Saturday, August 06, 2005


Dix Reading copy
Opening Poem Remarks: I’m not sure whether being heavy and old stops me from flying, but I am fairly certain it stops me from climbing mountains. I haven’t got the strength and energy I used to have, not all that long ago.


Through fog, dripping trees and mists,
we climb, all day. Up
and up, higher and higher.
Step by step.

Finally, trees shrink and twist, become
Krumholtz, the shrunken fairy forest.
Then disappear. The granite peak, veiled
in shifting vapors, unfolds dimly before us.

At the precipitous edge of rock,
in your yellow raincoat, you raise your arms.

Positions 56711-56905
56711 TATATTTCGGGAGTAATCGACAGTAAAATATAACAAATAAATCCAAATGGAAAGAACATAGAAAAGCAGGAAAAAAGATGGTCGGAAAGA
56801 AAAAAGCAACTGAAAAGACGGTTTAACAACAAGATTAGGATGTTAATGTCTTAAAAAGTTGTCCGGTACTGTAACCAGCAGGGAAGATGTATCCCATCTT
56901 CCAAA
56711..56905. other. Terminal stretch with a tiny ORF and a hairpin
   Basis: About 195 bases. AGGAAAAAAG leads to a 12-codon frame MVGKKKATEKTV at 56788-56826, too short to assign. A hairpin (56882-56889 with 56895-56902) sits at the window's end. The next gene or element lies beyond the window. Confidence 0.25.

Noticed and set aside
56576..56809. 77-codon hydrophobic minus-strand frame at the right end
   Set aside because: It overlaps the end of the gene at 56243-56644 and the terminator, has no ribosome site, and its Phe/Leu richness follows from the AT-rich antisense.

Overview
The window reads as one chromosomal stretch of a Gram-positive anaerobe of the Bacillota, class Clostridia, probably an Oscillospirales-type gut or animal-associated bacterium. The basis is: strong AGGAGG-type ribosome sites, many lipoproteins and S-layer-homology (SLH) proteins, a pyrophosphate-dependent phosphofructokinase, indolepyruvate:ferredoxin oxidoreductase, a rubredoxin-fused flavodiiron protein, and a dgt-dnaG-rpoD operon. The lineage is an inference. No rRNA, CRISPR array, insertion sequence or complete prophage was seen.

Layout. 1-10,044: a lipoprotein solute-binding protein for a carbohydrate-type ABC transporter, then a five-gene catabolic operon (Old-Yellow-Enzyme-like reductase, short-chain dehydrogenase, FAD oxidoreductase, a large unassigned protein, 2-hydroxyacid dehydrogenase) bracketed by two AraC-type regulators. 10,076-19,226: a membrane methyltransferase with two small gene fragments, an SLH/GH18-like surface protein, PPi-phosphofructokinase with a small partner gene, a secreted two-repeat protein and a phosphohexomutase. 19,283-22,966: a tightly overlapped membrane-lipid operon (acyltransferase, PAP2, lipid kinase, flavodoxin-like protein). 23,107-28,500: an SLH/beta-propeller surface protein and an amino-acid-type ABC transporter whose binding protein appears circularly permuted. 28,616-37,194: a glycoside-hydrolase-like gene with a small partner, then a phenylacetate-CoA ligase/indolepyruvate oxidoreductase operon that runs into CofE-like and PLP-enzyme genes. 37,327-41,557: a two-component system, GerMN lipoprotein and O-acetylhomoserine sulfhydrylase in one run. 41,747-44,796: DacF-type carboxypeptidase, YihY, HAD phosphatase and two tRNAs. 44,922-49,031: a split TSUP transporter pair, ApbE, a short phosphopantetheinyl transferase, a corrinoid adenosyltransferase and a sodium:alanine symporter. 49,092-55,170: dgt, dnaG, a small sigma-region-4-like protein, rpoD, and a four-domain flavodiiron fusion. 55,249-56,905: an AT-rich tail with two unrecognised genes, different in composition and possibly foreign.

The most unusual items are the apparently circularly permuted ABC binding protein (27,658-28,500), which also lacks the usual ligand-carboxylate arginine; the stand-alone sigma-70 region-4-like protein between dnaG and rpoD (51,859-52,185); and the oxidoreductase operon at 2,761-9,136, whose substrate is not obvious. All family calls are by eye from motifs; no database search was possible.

Sudden sorcerer, you banish the clouds. Orchestrate
the realms of heaven, the songs of cloud, wind
and fog.

The sky opens

in sudden, luminescent sun.
A mountainous world
creates itself out of swirling mists,
new, perfect, radiant,
still dripping
the afterbirth
of joy.

Mary Stebbins
for Charles Schirmer
050806; 050129b; 3A, 9/27/2003; 2C, 9/26/03; Draft 1D,1st draft, 2-8-98, For Charles Schirmer, because he asked for it, and he deserves it: a small ©Valentine’s Day gift from a friend. (for Chuck primarily, and for everyone I love, of course) P981-A: dix.doc 98-2-8; obscuring

Closing Poem Remarks: It is always a relief to get to the top of the mountain, and beautiful to see the view, but even more so when fog and suddenly clears. I miss the small ecstasy that comes after the long struggle.

No comments: